Nearly four weeks into the government shutdown, some bookstores in the nation’s capital are beginning to experience the financial effects of the federal furlough, while others remain unscathed.
In the Capitol Hill neighborhood, East City Bookshop owner Laurie Gillman saw little difference in sales during the first weeks of the shutdown. This week, though, Gillman is seeing a change. “Although our sales numbers are good, we are starting to hear from people who'd like to wait to pick up special orders from the end of 2018,” Gillman said. “Basically people [are] trying not to spend anything extra.”
To help counter the effects, East City has started discounting books 10% for furloughed workers, and the store also hosted a 20% off gathering with wine for customers on Wednesday.
Kramerbooks & Afterwords Café, in DuPont Circle, is also offering promotions on food and drinks for federal workers. The promotion, however, is not enough to offset the effects in this tourist-heavy area of the city. Kramerbooks spokeswoman Leah Frelinghuysen said, “[sales] traffic has been affected from the drop-in tourism as a result of the museums being closed, government contractors not traveling to D.C., and furloughed employees.”
In the H Street Corridor northeast of the capital, Solid State Books co-owner Jake Cumsky-Whitlock is seeing a direct impact. “The good news is we've seen an uptick in daytime traffic, with presumably furloughed folks grabbing a coffee and working at their computers,” Cumsky-Whitlock said. “The bad news is our check averages and book sales are down.”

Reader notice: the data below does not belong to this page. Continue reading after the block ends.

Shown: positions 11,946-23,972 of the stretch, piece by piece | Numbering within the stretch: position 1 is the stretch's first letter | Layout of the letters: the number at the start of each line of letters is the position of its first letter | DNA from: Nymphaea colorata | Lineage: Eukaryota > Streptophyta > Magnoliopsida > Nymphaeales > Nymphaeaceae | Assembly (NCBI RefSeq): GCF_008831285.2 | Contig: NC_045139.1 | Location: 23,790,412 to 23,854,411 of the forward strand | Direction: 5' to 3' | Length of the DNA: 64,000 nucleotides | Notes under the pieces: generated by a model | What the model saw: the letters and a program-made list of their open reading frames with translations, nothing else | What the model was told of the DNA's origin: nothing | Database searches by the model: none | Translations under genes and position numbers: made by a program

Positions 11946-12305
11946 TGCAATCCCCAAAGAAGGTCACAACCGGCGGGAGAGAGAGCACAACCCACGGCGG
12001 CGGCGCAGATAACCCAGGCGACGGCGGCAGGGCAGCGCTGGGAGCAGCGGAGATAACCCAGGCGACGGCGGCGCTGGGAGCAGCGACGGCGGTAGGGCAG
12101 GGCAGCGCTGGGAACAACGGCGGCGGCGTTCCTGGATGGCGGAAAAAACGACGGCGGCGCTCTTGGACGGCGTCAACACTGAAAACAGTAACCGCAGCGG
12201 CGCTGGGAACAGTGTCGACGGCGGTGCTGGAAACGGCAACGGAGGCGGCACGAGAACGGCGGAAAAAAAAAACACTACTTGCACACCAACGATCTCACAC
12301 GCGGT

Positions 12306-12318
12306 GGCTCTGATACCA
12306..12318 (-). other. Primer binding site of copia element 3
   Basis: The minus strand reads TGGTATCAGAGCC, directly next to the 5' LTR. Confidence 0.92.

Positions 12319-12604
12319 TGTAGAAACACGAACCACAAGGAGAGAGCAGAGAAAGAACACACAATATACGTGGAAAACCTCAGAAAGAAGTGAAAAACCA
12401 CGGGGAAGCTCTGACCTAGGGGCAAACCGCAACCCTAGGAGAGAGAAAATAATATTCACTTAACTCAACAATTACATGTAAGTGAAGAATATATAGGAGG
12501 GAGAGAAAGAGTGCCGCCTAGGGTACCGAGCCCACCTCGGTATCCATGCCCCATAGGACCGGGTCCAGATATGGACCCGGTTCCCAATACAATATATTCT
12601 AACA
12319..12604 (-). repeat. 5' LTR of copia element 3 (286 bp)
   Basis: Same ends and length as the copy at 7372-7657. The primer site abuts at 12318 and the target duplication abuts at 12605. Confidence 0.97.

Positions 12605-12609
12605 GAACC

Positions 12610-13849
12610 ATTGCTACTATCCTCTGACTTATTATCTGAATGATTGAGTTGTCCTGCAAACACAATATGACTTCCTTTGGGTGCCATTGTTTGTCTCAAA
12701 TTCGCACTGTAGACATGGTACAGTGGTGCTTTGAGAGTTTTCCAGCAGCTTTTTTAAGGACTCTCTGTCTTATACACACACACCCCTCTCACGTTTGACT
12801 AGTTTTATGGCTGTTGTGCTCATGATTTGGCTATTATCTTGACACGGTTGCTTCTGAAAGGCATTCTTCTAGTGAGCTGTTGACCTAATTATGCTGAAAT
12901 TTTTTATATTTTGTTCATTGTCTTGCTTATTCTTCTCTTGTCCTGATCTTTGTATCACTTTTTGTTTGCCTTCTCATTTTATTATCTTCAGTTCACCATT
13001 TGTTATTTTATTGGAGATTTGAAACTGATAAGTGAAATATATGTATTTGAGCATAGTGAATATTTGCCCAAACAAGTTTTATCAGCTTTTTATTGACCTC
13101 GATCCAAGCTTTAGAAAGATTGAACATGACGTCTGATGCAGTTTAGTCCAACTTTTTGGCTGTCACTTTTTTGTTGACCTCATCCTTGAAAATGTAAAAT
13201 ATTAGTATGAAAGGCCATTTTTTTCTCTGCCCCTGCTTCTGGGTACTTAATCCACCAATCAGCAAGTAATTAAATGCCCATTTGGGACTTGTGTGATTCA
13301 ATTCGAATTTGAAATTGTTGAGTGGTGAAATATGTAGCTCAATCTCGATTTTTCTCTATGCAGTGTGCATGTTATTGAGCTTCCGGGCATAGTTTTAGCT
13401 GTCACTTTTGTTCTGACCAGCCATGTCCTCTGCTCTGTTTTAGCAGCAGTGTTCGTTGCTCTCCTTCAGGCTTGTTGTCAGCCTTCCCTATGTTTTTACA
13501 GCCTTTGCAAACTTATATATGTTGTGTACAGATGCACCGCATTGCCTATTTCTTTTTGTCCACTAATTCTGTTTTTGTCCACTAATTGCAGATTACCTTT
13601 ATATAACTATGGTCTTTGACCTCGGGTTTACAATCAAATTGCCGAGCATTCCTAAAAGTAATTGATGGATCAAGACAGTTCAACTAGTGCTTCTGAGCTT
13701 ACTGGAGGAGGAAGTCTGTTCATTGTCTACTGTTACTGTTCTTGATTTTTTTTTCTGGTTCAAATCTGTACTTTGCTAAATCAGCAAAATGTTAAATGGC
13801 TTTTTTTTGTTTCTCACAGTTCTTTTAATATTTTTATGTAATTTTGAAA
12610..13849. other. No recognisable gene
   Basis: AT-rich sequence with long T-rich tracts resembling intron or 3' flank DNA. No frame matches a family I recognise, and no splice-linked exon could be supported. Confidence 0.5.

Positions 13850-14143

At Georgetown’s Bridge Street Books, manager Rod Smith said that a number of factors make it difficult to see any change. Most importantly, with essential personnel still being paid, Smith said Georgetown’s government employees are almost certainly unaffected by the shutdown. “Any government worker who can afford Georgetown rent is going to keep getting that check,” Smith said. With students at nearby Georgetown University starting a new semester and an expected dip in sales following the holiday season, Smith said it’s too early to early to see any change that could be attributed to the shutdown, but that if sales do not rise by February, he will start to be concerned.
In nearby Arlington, some customers at One More Page have been buying more books just to stock up while on furlough. Book buyer Lelia Nebeker said that one furloughed customer’s sister called from out of state to have a bottle of wine delivered during a book reading. “She knew how hard it was for her sister with the shutdown and wanted to do something special to make her night.”